Don’t you still have to worry about it? Is there a difference between an isomorphism between group and dual, and one between group and double dual, as with finite dimensional vector spaces?

I thought this comment from some notes:

For $G = GL(1) = \mathbb{C}^*$ or more generally for $GL(n, \mathbb{C}$) the Langlands dual group is $G$ itself. But even then, and even in the symmetric version of the correspondence, the predicted duality is far from trivial (a self-duality on a set or a category which is not the identity),

was relevant, but maybe not. In any case, the notes look approachable.

Posted by: David Corfield on September 1, 2010 6:57 PM | Permalink | Reply to this

### Re: What is the Langlands Programme?

Don’t you still have to worry about it?

What I have is this naive and uneducated (and possibly wrong) mental image:

we might start with a “flat vector bundle” ($\mathcal{D}$-module) on the space of all $GL_n$-bundles that happens to be supported in a region where all these $GL_n$ bundles have reductions of their structure groups to some other group $G$. Then we send this “flat vector bundle” through the correspondence and obtain a vector bundle on the space of flat $GL_n$-bundles, which so happens to be supported on just those $GL_n$-bundles whose structure group reduces to ${}^L G$.

Is there a chance that it could work like this? If this is not too far from the truth, then it would indicate why it is quite okay to understand the duality first just for $GL_n$, because the other cases are the same duality, studied in a bit more detail.

But I don’t know. I haven’t studied my Higgs bundles and not my Hecke eigensheaves. I am busy with something else…

Posted by: Urs Schreiber on September 1, 2010 7:14 PM | Permalink | Reply to this
Read the post Can the Langlands program be described in layman's terms?
Weblog: Quora
Excerpt: Judging from [1][2] a layman's explanation of the Langlands program does not yet exist. Even if 'layman' is extended to those with a bachelor in math. This is not all bad on the internet, as unlike quantum mechanics, the Riemann hypothesis or P=NP, it ...
Tracked: September 22, 2011 2:14 PM

### Re: What is the Langlands Programme?

Being a complete novice at math(basic High school Algebra/Geometry)the Langlands program sounds like a cookbook that uses different math disciplines to approach various types of problems the answers to which themselves become part of the recipe combinations used to solve additional mathematics problems. The recipes/recipe combos themselves can become so complicated that THEY need to be solved before being used for “cooking up the solutions” to additional problems. I hope that my description is somewhat on the mark however as I’ve said my qualifications never went beyond the high school level.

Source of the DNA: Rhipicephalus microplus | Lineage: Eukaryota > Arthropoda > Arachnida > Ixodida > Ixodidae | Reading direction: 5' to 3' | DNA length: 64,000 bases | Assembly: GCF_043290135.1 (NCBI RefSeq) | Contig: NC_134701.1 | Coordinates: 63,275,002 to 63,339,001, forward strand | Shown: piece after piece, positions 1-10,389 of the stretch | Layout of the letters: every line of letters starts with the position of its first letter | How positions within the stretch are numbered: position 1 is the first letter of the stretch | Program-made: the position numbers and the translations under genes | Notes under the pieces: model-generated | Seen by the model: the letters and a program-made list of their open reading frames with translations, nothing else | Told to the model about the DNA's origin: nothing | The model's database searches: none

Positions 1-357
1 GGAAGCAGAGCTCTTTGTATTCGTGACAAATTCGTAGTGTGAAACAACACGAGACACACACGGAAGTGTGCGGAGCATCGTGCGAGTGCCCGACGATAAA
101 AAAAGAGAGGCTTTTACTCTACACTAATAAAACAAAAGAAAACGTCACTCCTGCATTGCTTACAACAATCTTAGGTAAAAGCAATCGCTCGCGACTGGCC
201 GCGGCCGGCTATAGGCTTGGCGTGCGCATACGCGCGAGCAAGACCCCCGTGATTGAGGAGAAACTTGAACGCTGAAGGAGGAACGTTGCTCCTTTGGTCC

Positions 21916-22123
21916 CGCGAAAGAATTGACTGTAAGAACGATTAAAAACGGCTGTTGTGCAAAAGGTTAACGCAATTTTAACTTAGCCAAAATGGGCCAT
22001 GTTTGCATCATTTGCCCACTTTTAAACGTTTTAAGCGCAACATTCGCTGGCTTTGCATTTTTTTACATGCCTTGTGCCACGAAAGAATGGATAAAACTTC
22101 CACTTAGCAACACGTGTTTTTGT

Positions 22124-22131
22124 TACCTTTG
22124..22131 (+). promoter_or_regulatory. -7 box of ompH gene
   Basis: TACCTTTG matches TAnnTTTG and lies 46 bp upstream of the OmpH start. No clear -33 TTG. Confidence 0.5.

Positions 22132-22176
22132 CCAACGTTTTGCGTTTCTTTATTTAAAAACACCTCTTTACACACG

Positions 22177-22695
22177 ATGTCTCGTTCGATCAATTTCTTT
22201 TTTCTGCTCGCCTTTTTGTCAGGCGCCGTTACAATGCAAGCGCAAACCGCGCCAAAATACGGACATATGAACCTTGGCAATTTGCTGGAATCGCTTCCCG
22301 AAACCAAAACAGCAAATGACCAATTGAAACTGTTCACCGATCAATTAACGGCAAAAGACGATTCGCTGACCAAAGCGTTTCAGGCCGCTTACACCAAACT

Posted by: Chris Rogers on August 6, 2015 2:21 PM | Permalink | Reply to this

### Re: What is the Langlands Programme?

It sounds like you’ve been reading Eugenia Cheng’s book.

Posted by: Tom Leinster on August 6, 2015 2:29 PM | Permalink | Reply to this

### Re: What is the Langlands Programme?

Actually I’ve recently purchased the book but haven’t had a chance to read it yet. If my description isn’t appropriate would you be able to give me a description? Most of the threads that I’ve read describe the Langlands program at a level way above my knowledge.At 56 I’ve come to appreciate the beauty of mathematics and had no idea that there were so many diverse fields of the language.

Posted by: Chris Rogers on August 8, 2015 5:48 AM | Permalink | Reply to this

### Re: What is the Langlands Programme?

I’m really the wrong person to ask! It’s because I don’t have a good overview of the Langlands programme that I wrote this post in the first place. I definitely found the comments helpful, though, and I now understand more than I did. Maybe someone more expert than me will chime in to say whether they think your description is accurate.

Glad you’ve got Eugenia’s book. I think you’ll like it!

Posted by: Tom Leinster on August 8, 2015 11:31 AM | Permalink | Reply to this

### Re: What is the Langlands Programme?

Chris Rogers—not the Chris Rogers who was my student—wrote:

Most of the threads that I’ve read describe the Langlands program at a level way above my knowledge.

Then I strongly recommend this book:

• Edward Frenkel, Love and Math, Basic Books, 2013.

It’s written for anyone who has a solid grasp of high school algebra, and it mainly consists of his autobiography together with an attempt to explain the Langlands program in simple, intuitive terms. As a mathematician I found it quite enjoyable, and nonmathematicians also seem to enjoy it, though in some sense it’s a different book for them, since I know exactly what a ‘sheaf’ and a ‘group representation’ is, while they must rely on Frenkel’s hand-waving descriptions of these concepts.

Posted by: John Baez on August 9, 2015 9:31 AM | Permalink | Reply to this

### Re: What is the Langlands Programme?

Having recently received an email from John, I suddenly remembered something that was on my mind from years ago. That is, I had wanted to write something more coherent in this thread in regard to the question ‘why would anyone expect anything like Langlands functoriality’. Well, I gave a talk on this topic this summer. It’s not very good, but the goal was to answer exactly this question. So I’m posting a link here, for better or worse:

http://people.maths.ox.ac.uk/kimm/lectures/functoriality.pdf

Posted by: Minhyong Kim on October 22, 2016 6:03 PM | Permalink | Reply to this